Father Dominic Risley is remembering the conclusion of the prayer of consecration during his Ordination Mass at Saint Edward's parish church in Wigan. "I had my eyes closed and when I opened them, I thought, 'That's it, I’m a priest now.'"
It might have been just a fleeting moment but this was the culmination of a long road travelled – and the departure point for his new life as a priest in the Archdiocese of Liverpool.
The 27-year-old's ordination took place on Saturday 9 July at his home parish. Next month he will embark on his first assignment, as an assistant priest at the Metropolitan Cathedral. For now, though, he is getting used to "the newness of it all" during a summer of helping out at St Edward's, his home parish, and participating in the World Youth Day activities in Krakow.
Before departing for Poland he found the time to reflect on how it felt to take that final step to the priesthood – and the challenges faced and decisions made in the years leading up to his ordination.
'It was almost like a day that was happening around me. I blinked at the end and thought, "It's all over."'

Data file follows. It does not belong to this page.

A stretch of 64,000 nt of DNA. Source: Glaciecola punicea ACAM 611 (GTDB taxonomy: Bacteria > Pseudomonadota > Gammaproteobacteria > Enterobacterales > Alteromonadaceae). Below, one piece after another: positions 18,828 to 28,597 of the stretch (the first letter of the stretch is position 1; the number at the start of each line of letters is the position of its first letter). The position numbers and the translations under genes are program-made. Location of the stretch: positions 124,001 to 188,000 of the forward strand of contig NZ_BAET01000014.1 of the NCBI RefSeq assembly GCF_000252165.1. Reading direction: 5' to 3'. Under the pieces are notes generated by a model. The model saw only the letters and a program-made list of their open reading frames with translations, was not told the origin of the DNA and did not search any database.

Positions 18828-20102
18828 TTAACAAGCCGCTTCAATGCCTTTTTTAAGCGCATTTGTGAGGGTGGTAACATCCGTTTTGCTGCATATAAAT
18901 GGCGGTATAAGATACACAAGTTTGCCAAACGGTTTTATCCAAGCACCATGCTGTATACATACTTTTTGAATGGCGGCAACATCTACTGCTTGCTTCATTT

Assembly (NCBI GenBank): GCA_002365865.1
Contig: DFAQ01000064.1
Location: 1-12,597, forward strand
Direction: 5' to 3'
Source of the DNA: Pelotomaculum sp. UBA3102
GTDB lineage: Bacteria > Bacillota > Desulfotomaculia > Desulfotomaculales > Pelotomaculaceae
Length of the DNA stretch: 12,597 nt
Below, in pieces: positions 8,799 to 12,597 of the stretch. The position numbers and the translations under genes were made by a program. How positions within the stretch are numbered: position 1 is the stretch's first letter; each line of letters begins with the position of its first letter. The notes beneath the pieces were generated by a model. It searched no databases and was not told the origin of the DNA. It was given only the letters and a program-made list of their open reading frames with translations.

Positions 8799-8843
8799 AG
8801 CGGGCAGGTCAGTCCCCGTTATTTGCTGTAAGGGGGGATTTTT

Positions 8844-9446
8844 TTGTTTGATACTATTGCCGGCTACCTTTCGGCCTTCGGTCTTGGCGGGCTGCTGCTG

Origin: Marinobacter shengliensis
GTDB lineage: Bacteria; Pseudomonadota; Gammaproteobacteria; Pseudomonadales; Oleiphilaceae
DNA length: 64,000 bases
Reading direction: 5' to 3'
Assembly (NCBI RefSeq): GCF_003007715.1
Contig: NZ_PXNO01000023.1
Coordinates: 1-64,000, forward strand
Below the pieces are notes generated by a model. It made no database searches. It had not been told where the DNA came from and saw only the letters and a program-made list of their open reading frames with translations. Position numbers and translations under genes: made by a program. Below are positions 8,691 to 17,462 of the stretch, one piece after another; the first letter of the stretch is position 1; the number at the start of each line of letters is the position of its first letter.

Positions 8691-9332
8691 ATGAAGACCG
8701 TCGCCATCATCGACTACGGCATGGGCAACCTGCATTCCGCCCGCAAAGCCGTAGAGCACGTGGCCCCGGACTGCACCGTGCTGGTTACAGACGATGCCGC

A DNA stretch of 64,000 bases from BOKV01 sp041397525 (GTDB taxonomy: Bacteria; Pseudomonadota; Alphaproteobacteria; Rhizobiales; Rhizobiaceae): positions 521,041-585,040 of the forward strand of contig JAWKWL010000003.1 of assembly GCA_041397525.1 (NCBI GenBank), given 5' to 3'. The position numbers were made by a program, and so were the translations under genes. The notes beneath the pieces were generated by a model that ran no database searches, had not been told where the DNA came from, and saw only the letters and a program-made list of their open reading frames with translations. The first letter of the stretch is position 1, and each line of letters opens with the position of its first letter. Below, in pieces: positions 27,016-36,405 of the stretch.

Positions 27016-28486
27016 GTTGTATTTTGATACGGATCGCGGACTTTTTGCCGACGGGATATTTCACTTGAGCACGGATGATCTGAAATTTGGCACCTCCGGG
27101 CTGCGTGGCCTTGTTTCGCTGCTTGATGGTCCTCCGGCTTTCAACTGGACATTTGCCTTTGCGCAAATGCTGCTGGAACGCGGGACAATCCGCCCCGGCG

His big day might have been a blur but when Father Dominic stood looking at the altar during his Ordination Mass, he could see quite clearly the role played by four priests in his development, now standing there before him.
Father John Causey, parish priest at St Edward's, "has helped me a lot over the years with bits of advice", he explains, and so too Father Pat Sexton from St Monica's in Bootle whom Father Dominic first met during his first year as a seminarian at Ushaw. "We always knew the door was open at St Monica's if we needed any help or somewhere to relax," he says.
There was also Father Mark Beattie, with whom he worked during his four-month placement as a fourth-year student at St Oswald's and St Sebastian's in Liverpool. "He really did mentor me," says Father Dominic. "I learned a lot by watching him with people and in other parts of parish life – I saw things where I thought, 'I want to do that, I want to be like that.' He was a great example to me."